USDA Forest Service

Pacific Northwest Research Station

Pacific Northwest Research Station
333 SW First Ave.
Portland, OR 97204

(503) 808-2100

US Forest Service
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Stream Chemistry Network

Forested headwater streams provide high-quality water as one of their important ecosystem services. Changes in land use and vegetation cover, as well as natural processes and disturbances, affect water quality in these streams. Disturbances such as logging or wildfires have been shown to increase stream nutrient concentrations and fluxes, stream temperatures, and sediment output. Because disturbances cascade through ecosystems to affect downstream users, especially in watersheds that serve as sources of drinking water for communities, national and regional water quality standards have been established to protect water quality during forest management activities. Increased understanding of natural water quality variability as well as responses to forest disturbance across a range of environmental conditions throughout the nation are needed for management of forest lands and setting goals to meet water quality criteria.

To meet this need, stream biochemistry data have been collected for decades in watersheds in the Experimental Forests and Ranges (EFR) network. This economic recovery project, led by Pacific Northwest (PNW) Research Station scientist Sherri Johnson in conjunction with Charles Rhoades (Rocky Mountain Research Station) and Stephen Sebestyen (Northern Research Station), is a collaborative effort between U.S. Forest Service Research and Development, universities, and the forest industry to compile and evaluate long-term water quality data from EFRs across the country. The long-term data from reference and managed forests are being used to inform the development of the Environmental Protection Agency’s (EPA) water quality criteria across states, as well as to evaluate the effects of natural and anthropogenic forest disturbances on various chemical and physical components of water exported from river basins. A Web-based interactive program is being created to make the data easily available to researchers and the public. Other partners include the National Science Foundation’s Long-Term Ecological Research (LTER) network, and the National Council for Air and Stream Improvement (NCASI), a research institute that focuses on environmental topics of interest to the forest products industry.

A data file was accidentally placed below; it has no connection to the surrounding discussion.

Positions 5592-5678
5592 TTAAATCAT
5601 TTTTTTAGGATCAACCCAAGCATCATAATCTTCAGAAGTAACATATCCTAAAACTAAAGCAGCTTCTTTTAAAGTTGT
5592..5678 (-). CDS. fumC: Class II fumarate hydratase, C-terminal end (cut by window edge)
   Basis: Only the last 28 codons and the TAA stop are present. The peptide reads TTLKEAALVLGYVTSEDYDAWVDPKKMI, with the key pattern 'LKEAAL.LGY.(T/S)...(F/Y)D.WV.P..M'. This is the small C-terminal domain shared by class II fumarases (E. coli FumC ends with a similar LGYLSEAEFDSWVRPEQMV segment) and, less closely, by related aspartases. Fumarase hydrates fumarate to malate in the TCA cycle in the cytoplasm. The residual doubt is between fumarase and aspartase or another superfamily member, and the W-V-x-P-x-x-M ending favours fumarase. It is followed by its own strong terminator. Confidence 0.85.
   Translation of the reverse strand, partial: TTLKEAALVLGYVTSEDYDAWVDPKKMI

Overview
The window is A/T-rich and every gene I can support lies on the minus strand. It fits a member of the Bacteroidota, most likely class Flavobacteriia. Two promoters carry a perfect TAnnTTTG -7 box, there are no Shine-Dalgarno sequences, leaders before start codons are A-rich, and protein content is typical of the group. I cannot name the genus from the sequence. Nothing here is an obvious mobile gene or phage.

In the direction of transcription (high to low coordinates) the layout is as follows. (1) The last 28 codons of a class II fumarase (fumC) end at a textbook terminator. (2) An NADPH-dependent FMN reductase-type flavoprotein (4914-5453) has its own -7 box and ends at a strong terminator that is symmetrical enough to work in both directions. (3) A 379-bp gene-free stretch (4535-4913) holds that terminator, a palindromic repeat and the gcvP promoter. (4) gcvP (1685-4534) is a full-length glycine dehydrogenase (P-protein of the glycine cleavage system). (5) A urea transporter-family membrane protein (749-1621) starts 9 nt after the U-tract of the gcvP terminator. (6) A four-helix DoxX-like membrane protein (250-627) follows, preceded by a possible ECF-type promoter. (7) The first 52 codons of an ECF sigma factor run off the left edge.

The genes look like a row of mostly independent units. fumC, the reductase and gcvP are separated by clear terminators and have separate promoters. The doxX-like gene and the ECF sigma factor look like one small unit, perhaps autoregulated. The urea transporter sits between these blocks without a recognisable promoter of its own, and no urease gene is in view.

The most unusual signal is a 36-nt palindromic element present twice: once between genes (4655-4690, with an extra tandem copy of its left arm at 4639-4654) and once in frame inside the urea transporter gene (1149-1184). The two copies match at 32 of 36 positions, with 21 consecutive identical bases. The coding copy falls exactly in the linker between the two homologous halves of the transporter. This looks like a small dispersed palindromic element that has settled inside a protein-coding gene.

Development, organization, and population of the data base have progressed well, and a Web-based system for accessing the data has been completed. The information provided the basis for research articles on four topics:

  • Long-term stream nitrogen trends in undisturbed watersheds.
  • The relation between seasonal stream chemistry and proposed numeric nutrient criteria.
  • Stream chemistry responses to natural and anthropogenic disturbances.
  • Determination of best methods to compare stream chemistry fluxes across a broad range of long-term data sets and research sites.

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US Forest Service - Pacific Northwest Research Station
Last Modified: Tuesday,26July2016 at16:41:46CDT

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